• Oddly, each state gets only one vote, so I’m guessing the representatives of each state have to agree on how to cast that vote. There’s no mention of how this agreement should come to be, but I have suggestions.
  7. In parallel, if the electors didn’t have a majority of votes for a vice-president, the Senate picks one among the top two most voted candidates, voting normally. If the House can’t get its act together (I know, how unlikely is that?), this lucky guy or gal becomes the president.

It’s never gotten remotely close to going past step 5, except when our nation was in its infancy.¹ We’ve had plenty of faithless electors, but any elector that gives away such intentions can be replaced by their party under Ray v. Blair, although the dissent of justice Jackson (of Nuremburg trial fame), in which justice Douglas (of civil rights fame) joined, is noteworthy:

no one faithful to our history can deny that the plan originally contemplated what is implicit in its text – that electors would be free agents, to exercise an independent and nonpartisan judgment as to the men best qualified for the Nation’s highest offices.

Sounds kinda like the power of jury nullification, doesn’t it? However, this case doesn’t address whether electors can be faithless. It just allows parties to replace them at will, or bully them with the threat of replacement, before the vote. Which drove at least one elector to just quit before the vote.

Some say that the electors should be a body empowered to do whatever it wants, making the popular vote more of a consultation with the citizenry. That’s insane, unless we agree beforehand that that’s what we’re really doing. But we never will.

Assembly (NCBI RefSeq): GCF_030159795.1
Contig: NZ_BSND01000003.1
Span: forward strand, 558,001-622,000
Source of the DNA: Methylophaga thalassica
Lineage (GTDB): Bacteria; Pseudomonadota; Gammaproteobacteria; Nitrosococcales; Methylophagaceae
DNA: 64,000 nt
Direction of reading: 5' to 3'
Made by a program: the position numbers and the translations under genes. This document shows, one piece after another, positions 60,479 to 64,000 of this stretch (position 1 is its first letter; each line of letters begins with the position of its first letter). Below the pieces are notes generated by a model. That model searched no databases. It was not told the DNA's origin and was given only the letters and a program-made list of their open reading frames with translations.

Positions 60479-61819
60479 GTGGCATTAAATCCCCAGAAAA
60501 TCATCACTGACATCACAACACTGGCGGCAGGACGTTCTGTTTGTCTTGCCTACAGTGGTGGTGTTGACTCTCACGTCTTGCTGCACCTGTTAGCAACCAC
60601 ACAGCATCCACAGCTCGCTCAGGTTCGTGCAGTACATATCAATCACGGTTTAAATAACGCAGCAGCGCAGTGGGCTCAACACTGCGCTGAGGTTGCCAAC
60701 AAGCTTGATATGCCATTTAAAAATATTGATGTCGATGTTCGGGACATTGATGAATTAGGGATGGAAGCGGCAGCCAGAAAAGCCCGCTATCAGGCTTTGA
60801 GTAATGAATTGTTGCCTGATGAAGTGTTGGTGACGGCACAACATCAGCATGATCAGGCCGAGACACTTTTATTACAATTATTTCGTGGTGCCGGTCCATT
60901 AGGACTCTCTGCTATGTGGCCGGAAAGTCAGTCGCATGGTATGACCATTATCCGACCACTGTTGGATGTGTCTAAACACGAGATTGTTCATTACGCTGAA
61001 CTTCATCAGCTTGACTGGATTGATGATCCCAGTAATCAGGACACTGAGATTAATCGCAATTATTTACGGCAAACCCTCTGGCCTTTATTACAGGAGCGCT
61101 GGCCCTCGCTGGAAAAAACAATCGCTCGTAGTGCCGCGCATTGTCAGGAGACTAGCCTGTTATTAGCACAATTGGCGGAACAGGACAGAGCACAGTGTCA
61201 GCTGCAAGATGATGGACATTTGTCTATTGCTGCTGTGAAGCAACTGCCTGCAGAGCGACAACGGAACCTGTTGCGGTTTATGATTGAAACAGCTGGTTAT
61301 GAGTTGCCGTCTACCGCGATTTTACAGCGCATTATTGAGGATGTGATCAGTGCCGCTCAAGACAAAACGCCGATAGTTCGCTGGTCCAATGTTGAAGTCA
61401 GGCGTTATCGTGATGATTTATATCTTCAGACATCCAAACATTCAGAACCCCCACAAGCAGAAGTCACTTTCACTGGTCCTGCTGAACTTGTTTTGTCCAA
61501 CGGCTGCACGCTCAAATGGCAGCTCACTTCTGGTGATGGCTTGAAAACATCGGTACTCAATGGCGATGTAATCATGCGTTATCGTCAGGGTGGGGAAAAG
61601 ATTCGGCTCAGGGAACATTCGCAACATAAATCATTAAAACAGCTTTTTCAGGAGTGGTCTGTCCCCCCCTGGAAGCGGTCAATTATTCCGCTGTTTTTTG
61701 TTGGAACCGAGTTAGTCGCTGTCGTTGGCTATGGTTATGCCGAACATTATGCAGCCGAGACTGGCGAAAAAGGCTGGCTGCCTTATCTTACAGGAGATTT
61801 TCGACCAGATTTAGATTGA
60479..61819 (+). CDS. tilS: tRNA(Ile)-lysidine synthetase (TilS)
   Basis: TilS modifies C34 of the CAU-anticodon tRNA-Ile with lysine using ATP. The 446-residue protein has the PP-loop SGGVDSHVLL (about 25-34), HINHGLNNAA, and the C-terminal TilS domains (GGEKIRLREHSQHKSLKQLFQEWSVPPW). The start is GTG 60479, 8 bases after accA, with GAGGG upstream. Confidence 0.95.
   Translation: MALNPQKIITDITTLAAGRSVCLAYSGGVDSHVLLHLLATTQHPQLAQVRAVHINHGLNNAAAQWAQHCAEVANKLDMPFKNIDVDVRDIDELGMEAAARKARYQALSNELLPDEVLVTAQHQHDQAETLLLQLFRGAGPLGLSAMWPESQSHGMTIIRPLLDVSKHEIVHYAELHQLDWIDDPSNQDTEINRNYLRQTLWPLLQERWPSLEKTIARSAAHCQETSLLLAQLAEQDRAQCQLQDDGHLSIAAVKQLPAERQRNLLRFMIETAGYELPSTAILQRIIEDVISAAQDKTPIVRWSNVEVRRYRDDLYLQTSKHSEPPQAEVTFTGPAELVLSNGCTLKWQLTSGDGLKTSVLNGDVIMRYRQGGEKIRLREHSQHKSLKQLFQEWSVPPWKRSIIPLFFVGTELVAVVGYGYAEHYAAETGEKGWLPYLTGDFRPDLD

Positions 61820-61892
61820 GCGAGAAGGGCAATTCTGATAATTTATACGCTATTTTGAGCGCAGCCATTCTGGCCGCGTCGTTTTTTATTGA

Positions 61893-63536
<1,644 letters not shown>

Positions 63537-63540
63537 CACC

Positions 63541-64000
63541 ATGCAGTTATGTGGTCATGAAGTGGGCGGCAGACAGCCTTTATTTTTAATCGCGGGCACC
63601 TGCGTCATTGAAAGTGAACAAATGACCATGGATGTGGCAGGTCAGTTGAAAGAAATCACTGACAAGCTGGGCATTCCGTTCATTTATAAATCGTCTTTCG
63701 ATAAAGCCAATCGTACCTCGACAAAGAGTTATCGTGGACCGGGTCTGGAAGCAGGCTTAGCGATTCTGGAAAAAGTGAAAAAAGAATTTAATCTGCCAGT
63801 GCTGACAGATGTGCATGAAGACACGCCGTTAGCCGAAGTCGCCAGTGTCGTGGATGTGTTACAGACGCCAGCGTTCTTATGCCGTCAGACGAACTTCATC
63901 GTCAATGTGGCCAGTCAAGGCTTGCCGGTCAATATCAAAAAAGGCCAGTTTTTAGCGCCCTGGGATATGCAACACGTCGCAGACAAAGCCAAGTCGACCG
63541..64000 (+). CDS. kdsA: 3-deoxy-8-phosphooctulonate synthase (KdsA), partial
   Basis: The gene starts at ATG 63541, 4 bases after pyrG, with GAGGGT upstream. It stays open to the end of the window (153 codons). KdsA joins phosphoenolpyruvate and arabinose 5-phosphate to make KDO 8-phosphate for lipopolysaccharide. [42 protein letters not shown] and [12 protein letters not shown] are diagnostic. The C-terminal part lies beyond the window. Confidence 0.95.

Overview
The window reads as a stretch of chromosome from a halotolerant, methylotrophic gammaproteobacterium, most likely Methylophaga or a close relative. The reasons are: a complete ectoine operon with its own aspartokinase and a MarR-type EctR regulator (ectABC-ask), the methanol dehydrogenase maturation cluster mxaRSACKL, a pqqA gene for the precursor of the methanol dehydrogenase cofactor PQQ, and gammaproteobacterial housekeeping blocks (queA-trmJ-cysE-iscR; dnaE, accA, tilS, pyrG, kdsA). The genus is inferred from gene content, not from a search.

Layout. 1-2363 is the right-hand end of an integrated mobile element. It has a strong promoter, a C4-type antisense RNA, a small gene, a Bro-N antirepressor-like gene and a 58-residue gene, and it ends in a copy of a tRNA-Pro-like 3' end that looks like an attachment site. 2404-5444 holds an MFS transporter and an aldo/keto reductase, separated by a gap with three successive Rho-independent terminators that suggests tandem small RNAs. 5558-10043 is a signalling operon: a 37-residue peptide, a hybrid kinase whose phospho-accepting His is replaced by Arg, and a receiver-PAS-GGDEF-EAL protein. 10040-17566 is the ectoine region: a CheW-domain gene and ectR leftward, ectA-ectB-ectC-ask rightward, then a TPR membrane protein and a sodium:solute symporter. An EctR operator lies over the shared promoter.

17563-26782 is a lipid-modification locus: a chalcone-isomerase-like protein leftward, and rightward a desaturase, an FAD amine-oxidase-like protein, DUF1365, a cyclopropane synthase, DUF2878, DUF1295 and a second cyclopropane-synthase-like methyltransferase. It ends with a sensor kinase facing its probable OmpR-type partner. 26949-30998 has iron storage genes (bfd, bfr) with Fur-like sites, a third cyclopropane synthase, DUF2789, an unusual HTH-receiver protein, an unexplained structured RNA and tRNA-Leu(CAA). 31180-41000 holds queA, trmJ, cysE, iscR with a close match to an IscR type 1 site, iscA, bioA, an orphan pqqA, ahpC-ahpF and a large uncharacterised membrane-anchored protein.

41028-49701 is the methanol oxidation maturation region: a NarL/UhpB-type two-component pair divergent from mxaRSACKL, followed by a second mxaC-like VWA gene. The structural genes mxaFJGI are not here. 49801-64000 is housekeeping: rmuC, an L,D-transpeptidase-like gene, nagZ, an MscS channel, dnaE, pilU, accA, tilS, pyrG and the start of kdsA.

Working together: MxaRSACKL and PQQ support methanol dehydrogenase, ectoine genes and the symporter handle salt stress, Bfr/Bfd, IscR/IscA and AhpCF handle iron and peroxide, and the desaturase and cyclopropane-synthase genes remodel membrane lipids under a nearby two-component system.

¹ One such instance was when presidential candidates Thomas Jefferson and Aaron Burr tied with 73 electoral votes each in 1800. These and other events of the time are fantastically showcased in the runaway Broadway hit Hamilton.


You’ve probably seen this elsewhere, but I wanted to link the beautiful letter the MO PD sent to the Governor (pdf warning). Now, let’s move on to how the governor could get out of doing the job, because he will. As the letter plainly states, the PD’s office has the legal power to appoint any attorney with a current bar license. There’s no conflict of interest, because the prosecutor is an independently elected office in the great state of Missouri. Maybe the governor can get out it by suspending his bar membership? Well, all my dreams will come true if he takes the case to trial, loses, and then pardons his client.

Hat tip to Nick for highlighting the article on buzzfeed.

To present both sides of the issue, “In 1800, just a decade after the court was founded, so many of its justices were out campaigning for John Adams that the opening of the court term had to be delayed.” Article at Politico.


This case arose out of a wrongful death lawsuit against Iran for deaths caused by terrorism.  After a judgment was issued in favor of Plaintiffs, the Plaintiffs were unable to collect money to satisfy the judgment via traditional means.  Even though Iran had 2 billion dollars of funds in a New York bank, Federal law precluded plaintiffs from attaching those funds.


To compensate Plaintiffs for their injuries, Congress passed the Iran Threat Reduction and Syria Human Rights Act which allowed these specific Plaintiffs to obtain these specific funds.  This Act has been contested as an unconstitutional breach of the Separation of Powers doctrine, which disallows one branch of government from stepping on the toes of another branch of government.  This Act also could be construed as an unconstitutional Bill of Attainder, which prevents Congress from passing a law that only affects one specific person.


This case is not yet decided.


Presumably, if the law is struck down the Supreme Court will likely draw the ire of Congress and the President, who support the statute.  If the law is upheld, one would assume that Iran wouldn’t be super pumped about it, and this bodes fairly poorly for other sovereign nations who have either money or property within the U.S. under the expectation that it is protected from domestic attachments.


Love the Founding Fathers and would like to see the current government have egg on their face.   You are also probably ignoring all the terrorism implications.


Love the Patriot Act and don’t mind pissing off Iran.  You are also probably ignoring all the Constitutional implications.